World Environment Day is in June, and this year’s theme is “Connecting People to Nature.” The goal is to encourage us to get outdoors and into nature, to appreciate its beauty and importance and to inspire others to protect the Earth that we share. For World Environment Day, take students outside to explore trees - Earth’s natural air filters - and learn how to identify trees by their bark.



  1. To get started, talk about the various ways trees impact the environment and what students can do to protect and save trees in their local community (see “Lesson” below).
  2. Take students on a field trip to the local park to explore trees.
  3. Once they’ve found a tree, have students lay a white sheet of paper against the bark and rub the entire area of paper using the crayon or chalk. Remind students to press firmly in order to get the pattern of the bark on the paper.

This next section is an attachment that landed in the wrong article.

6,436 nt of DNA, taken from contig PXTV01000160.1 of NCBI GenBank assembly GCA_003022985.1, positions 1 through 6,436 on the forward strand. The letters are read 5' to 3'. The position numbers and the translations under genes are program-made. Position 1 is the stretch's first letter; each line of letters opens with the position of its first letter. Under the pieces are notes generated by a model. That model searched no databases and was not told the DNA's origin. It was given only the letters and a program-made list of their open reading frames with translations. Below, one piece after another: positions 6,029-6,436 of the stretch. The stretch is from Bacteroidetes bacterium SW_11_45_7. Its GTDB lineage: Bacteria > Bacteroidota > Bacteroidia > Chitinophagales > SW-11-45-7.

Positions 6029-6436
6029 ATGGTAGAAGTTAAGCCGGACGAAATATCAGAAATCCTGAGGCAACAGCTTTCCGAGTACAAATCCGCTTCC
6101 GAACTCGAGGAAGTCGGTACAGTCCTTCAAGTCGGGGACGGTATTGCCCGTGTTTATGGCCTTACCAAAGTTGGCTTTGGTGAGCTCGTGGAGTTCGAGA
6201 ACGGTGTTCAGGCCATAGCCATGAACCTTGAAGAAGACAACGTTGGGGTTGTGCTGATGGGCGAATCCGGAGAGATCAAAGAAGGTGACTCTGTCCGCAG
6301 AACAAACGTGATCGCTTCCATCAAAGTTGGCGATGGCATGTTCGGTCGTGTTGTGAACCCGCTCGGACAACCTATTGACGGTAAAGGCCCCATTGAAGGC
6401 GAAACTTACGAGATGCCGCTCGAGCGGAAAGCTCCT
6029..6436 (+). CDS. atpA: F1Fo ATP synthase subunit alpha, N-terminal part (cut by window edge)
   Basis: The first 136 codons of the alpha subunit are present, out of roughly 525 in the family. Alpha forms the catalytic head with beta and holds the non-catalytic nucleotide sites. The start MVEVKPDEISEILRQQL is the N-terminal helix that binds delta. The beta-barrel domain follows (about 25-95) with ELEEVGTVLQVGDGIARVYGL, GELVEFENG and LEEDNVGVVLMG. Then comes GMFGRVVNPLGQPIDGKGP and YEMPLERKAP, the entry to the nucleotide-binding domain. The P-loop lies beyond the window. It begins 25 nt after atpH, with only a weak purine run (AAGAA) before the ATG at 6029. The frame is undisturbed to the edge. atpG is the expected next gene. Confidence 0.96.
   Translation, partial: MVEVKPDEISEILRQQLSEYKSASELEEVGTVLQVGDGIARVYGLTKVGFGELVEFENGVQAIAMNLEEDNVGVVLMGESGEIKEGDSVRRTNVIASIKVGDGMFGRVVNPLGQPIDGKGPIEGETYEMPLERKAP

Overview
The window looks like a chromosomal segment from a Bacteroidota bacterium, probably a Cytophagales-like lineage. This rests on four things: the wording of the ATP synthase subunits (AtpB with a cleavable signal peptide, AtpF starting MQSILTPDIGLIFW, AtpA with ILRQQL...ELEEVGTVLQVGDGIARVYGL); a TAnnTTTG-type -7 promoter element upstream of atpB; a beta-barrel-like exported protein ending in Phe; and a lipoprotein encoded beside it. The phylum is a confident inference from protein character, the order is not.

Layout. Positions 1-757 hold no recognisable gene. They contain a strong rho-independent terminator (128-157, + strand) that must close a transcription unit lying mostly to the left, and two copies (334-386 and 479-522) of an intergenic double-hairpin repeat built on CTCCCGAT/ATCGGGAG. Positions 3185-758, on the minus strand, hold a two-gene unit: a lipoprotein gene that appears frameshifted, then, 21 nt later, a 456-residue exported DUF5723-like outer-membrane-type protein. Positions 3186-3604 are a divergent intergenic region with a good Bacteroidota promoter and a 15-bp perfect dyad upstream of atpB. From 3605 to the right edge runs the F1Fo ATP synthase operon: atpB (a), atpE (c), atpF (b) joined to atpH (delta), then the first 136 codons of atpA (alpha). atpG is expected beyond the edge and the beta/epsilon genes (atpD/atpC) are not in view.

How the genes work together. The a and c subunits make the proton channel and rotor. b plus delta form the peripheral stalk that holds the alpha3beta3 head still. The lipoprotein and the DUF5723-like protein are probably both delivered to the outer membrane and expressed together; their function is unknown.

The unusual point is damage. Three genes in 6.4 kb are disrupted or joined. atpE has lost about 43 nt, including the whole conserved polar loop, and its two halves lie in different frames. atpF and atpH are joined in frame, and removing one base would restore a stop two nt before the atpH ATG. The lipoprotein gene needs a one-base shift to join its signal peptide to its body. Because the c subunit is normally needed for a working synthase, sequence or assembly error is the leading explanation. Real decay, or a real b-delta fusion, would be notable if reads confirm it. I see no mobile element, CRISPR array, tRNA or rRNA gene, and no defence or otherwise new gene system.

4. Once finished, have students compare the different bark patterns. If available, let them use field guides to identify the trees they’ve rubbed.


Trees provide a variety of benefits for the environment, including clean water, air temperature control and wildlife habitat. However, their main benefit is clean air. Trees absorb carbon dioxide and other potentially harmful gases from the air, trap particulates on their leaves and bark and release oxygen. How much oxygen? One large tree can supply a day’s supply of oxygen for four people. In fact, a 2013 study found that trees save an average of one life every year per city by filtering fine particulates out of the air.

There were three trillion trees on Earth in 2015, but humans remove 15 billion and only plant 1.6 billion trees a year. Check out seven ways kids can save trees and, as a result, help protect the environment.

This activity was adapted from Summer Program Tips, Strategies & Activities for School-Agers 5-14 Years-Old.